Work by a team including Professor Barbara Sahakian, a Fellow of Clare Hall, and Dr Christelle Langley, an Affiliated Postdoc, has highlighted key research priorities relating to gambling addiction, and the urgent need for independent research funding in the UK.
Writing in The Lancet Psychiatry, the group of clinicians and scientists set out their priorities for tackling the pervasive problem of gambling addiction, or ‘gambling disorder’.
Professor Sahakian says:
Gambling disorders are a serious problem in the UK, yet remain low on the list of priorities in UK healthcare. There’s a chronic lack of investment and only belated acknowledgment of the problem, which means that the true extent of gambling-related harm and the related resource pressure are ignored or unrecognised. While in the past, gambling largely took place in establishments such as betting shops or casinos, it has now become much easier to access in secret, particularly on smartphones and computers, so we’re seeing numbers increase particularly among adolescents and women. In short, it’s no longer necessary to leave your home to gamble.
Too little research is being conducted into problem gambling – and what research there is is often funded by the gambling industry rather than by independent means, experts suggest. They argue in favour of a 1% statutory levy on the gambling industry that could be administered by one of the UK’s main research funders.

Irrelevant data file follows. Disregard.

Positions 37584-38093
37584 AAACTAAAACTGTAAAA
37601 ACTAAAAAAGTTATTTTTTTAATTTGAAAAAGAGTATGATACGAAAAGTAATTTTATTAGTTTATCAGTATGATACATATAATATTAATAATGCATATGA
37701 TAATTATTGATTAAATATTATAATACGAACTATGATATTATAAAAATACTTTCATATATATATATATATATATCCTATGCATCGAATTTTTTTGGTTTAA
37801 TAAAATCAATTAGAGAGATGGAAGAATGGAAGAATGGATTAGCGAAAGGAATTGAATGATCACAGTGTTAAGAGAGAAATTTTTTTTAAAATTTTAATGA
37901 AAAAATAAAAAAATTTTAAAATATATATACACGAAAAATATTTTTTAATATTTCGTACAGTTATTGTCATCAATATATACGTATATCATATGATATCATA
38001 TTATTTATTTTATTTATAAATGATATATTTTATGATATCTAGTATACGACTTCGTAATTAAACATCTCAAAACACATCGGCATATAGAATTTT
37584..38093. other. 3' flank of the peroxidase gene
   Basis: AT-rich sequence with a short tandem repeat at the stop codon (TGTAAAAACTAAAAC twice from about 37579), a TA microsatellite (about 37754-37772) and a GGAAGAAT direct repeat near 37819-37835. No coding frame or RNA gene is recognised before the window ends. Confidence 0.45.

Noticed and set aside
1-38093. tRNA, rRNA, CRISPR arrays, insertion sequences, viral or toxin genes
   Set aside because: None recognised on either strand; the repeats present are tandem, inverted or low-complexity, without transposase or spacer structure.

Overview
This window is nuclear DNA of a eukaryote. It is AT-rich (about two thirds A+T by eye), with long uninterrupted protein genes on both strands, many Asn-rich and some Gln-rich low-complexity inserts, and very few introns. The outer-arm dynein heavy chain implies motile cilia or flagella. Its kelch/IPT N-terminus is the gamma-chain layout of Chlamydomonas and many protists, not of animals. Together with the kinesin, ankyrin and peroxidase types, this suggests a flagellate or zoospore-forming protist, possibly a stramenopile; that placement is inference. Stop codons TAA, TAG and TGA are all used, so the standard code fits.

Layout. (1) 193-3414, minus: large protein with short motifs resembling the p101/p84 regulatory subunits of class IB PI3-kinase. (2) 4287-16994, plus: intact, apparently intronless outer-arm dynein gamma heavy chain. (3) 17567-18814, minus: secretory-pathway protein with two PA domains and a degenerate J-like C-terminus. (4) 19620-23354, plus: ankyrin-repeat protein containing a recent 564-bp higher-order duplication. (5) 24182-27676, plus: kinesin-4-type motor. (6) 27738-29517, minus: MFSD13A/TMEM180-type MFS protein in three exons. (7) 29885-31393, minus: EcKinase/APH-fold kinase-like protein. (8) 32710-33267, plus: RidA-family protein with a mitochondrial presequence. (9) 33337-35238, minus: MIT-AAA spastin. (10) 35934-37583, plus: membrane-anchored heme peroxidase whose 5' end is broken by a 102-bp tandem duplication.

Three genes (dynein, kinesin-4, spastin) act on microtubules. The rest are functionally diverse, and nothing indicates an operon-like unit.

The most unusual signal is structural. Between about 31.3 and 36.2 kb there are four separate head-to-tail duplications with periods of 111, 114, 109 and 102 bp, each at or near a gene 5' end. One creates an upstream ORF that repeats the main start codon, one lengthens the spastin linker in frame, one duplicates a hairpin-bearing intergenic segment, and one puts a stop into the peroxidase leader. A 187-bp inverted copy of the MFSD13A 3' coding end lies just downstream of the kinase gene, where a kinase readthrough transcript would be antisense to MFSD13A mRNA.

Gambling disorder is a recognised mental health condition – a form of addiction that can have a serious impact on the lives of individuals and their families. It can lead to financial, emotional, and relationship problems, including interpersonal violence, and in some cases, engagement in illicit activities to fund their addiction. Between four and nine people in 1,000 are estimated to experience problem gambling. The disorder appears to be more common in men compared to women and often develops during adolescence and young adulthood. People with gambling disorders have high rates of other mental health conditions, including anxiety and mood disorders, substance abuse disorders, impulse control disorders, and attention-deficit/hyperactivity disorder (ADHD), though these are often undiagnosed. It is also associated with a considerably increased risk of suicide.
Read a piece by the University of Cambridge for further details on this research.